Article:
The last time Memphis lost to a Conference USA opponent, I was in community college and working at a children’s agency in downtown Memphis.
It was March of 2006, a year after Darius Washington missed two free throws when the Tigers lost to UAB in Birmingham en route to the first of three consecutive Conference USA championships.
That team had players like Chris Douglas-Roberts, Rodney Carney, Jeremy Hunt, Joey Dorsey, and the aforementioned Darius Washington, just to name a few.
For nearly three years, no Conference USA member has said that they slayed the giant that is the Memphis basketball program.
As a fan, I can remember very well four games in which the Tigers’ streak almost came to a sudden halt.
A year after that night in Birmingham, the Tigers, playing for a #1 seed in the NCAA Tournament, traveled to Dallas to face SMU to close out the regular season and clinch the first undefeated conference slate in school history.
Now for most that don’t know, Southern Methodist’s last NCAA appearance was in 1993 and for the most part, the Mustangs aren’t too high on the fear factor of those who walk into Moody Coliseum.
But on that March night, the Mustangs almost did the unthinkable until Memphis, true to its custom, closed the window of opportunity on the Mustangs and clinched its second straight C-USA title.
Almost a year later, the Tigers were in trouble again in Birmingham as they faced the Blazers before another packed house in Bartow Arena and by the grace of God defeated the Blazers as well as the hillbillies who decided to throw things on the court.
The third close call that I have recollections of was shared this past Saturday at my mother’s house when the Tigers faced Central Florida in Orlando.
Given the fact that when I did the 25 greatest basketball programs in the South, I made a note that in the 21 years my mother has been at the University of Memphis, the Tigers have had only three losing seasons and 18 postseason appearances.
The problem was that despite the success the Tigers had in basketball, my mother pulled for the opponent whenever I watched a game with her.
“They’re going to lose,” my mother said Saturday when it seemed like Central Florida was going to put an end to the streak.
“It’s 8 minutes left in the game,” I said, as Central Florida continued to hold serve with the Tigers.
“They can’t pull it off,” my mother said.
“Yes they can,” I said.
True to form, the Tigers, playing before another raucous crowd in UCF Arena, extended “The Streak” to 44 games by pulling away in the last part of the game, winning 73-66.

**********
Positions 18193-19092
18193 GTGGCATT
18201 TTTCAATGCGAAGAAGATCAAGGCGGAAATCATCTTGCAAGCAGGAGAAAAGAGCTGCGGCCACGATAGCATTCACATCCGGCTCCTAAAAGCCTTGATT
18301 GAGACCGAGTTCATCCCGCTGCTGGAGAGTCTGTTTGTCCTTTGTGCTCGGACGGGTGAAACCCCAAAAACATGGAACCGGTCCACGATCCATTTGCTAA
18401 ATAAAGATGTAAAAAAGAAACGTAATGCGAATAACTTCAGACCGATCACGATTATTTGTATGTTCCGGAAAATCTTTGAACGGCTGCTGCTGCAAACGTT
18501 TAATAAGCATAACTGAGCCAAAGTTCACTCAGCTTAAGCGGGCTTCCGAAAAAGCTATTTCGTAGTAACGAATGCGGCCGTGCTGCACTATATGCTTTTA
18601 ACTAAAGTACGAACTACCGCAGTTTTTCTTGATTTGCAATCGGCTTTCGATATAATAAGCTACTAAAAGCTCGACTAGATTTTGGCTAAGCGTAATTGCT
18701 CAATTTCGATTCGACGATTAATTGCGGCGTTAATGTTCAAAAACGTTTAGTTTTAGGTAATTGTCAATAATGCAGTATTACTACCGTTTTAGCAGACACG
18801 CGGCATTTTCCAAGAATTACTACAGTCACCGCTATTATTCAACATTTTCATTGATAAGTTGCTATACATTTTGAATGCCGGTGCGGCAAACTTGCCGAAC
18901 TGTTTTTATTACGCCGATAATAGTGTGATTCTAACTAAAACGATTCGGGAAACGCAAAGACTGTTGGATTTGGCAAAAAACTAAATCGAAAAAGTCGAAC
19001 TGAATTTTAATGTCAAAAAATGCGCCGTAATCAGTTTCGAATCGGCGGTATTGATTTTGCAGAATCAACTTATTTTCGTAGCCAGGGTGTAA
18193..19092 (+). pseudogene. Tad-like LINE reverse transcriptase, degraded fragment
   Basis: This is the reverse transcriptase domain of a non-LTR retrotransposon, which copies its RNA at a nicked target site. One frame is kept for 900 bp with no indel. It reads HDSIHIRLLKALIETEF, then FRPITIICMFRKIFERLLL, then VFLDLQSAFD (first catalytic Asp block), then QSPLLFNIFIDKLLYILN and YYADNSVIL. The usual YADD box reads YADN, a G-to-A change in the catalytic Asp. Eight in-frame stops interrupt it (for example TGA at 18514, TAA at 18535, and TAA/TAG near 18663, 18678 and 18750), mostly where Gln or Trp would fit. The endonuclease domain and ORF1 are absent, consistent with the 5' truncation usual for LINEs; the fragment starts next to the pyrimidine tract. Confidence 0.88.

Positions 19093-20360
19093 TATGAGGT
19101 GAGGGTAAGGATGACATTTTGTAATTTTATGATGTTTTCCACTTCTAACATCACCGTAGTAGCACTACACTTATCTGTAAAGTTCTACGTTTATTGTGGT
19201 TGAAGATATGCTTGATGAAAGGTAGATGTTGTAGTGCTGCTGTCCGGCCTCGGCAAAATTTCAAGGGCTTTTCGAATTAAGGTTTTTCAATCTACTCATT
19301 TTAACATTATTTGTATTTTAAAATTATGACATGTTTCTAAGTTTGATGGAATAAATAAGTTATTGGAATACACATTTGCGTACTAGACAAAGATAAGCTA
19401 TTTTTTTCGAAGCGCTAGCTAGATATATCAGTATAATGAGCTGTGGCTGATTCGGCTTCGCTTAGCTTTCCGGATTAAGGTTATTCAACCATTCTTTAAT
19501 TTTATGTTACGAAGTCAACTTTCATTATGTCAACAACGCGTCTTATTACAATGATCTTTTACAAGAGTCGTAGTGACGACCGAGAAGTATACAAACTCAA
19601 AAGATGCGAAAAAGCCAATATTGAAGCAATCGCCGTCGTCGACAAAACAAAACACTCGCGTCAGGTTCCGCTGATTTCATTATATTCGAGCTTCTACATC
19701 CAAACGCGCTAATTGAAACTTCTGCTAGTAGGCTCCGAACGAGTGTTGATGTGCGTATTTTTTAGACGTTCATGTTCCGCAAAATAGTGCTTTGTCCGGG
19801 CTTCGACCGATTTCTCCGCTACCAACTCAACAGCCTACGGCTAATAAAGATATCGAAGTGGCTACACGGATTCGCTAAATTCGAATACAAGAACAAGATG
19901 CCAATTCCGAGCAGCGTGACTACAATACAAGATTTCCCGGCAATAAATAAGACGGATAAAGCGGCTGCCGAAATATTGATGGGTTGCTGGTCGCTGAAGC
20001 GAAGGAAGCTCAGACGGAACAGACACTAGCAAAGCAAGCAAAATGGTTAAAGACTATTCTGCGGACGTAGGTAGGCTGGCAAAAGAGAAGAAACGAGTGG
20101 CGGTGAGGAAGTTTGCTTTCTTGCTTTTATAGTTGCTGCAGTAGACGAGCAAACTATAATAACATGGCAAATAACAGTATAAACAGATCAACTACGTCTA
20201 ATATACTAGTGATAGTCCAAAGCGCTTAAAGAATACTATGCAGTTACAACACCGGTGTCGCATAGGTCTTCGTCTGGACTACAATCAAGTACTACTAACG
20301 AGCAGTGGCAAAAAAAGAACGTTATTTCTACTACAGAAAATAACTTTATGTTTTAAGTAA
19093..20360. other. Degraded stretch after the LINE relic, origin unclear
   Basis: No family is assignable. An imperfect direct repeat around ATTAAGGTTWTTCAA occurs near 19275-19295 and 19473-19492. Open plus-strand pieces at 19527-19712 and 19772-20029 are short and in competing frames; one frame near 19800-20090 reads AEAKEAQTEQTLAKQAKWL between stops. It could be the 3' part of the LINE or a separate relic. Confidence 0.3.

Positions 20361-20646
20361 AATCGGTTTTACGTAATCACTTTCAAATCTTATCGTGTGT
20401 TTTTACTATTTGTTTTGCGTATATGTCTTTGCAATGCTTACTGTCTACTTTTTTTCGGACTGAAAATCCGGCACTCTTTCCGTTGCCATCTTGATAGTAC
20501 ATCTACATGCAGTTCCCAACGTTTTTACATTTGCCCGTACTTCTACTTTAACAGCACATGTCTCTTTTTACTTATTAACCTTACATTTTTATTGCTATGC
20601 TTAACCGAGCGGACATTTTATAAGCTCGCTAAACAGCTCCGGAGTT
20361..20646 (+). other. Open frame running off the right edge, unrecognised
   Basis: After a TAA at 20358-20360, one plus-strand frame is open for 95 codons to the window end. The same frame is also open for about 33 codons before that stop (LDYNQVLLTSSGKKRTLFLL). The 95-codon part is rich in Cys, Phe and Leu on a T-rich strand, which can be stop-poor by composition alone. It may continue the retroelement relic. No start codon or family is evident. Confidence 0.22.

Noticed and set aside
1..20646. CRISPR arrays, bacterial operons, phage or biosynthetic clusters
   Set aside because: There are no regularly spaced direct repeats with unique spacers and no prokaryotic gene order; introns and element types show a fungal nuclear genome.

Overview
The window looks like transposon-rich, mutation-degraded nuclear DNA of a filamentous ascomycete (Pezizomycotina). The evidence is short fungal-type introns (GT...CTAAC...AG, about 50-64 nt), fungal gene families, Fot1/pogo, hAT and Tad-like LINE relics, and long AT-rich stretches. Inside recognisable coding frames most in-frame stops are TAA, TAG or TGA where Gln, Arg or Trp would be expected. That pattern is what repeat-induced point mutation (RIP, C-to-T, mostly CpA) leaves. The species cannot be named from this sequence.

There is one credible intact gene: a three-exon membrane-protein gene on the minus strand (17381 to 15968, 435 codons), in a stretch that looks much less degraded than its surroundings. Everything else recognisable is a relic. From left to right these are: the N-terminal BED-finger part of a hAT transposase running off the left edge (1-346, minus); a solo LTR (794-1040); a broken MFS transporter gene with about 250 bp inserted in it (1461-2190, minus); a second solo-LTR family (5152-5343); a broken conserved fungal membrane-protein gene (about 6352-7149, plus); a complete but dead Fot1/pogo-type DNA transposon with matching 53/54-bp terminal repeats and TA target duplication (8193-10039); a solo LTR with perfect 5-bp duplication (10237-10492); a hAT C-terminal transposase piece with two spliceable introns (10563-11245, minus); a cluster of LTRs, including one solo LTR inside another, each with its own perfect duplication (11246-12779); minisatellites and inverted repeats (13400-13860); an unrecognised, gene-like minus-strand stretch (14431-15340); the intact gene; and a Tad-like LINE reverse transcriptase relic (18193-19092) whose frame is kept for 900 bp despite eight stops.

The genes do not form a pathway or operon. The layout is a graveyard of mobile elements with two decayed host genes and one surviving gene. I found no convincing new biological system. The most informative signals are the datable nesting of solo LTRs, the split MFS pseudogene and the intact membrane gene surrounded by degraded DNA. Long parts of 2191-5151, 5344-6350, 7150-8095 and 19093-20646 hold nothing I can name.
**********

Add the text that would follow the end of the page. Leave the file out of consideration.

Close call number four came Tuesday night in Tulsa when the Golden Hurricane, which features guard Ben Uzoh and center Jerome Jordan, nearly put an end to “The Streak.”
The 5,950 fans at the Reynolds Center were set to rush the floor when Uzoh hit a free throw with 4.5 seconds left to give the Golden Hurricane a 54-53 lead, something that caught my attention while writing this column last night.
“Let’s go Tulsa,” New Orleans native Jonah Leavell said as we watched the final seconds of the game.
Mind you, New Orleans is the home of Tulane University, a school that has never been known for basketball tradition and the same school in which a gambling scandal rocked the program during the days of “Hot Rod” Williams, so I could understand the confusion Leavell has when it comes to basketball in Memphis.
“Tulsa’s pretty good though,” I said, “they won 20-plus games last season, but the Tigers always find some way to pull it out.”
With 4.1 seconds left in “The Streak” and a legion of fans waiting to rush the court at the Reynolds Center, Antonio Anderson would receive the grace of God in the form of a basketball and make a leaning layup at the buzzer to extend the streak to 45 wins and counting in Conference USA.
A play that was from the textbook of former Maryland coach Lefty Driesell, who used it in the 1982 Great Alaska Shootout where it proved to be the deciding factor in the Tigers’ victory over the Golden Hurricane.
After the game ended, I sent a text to former Crichton basketball player Michael Sapp.
“We Memphis boys know how to hoop,” the text message read.
All but maybe one.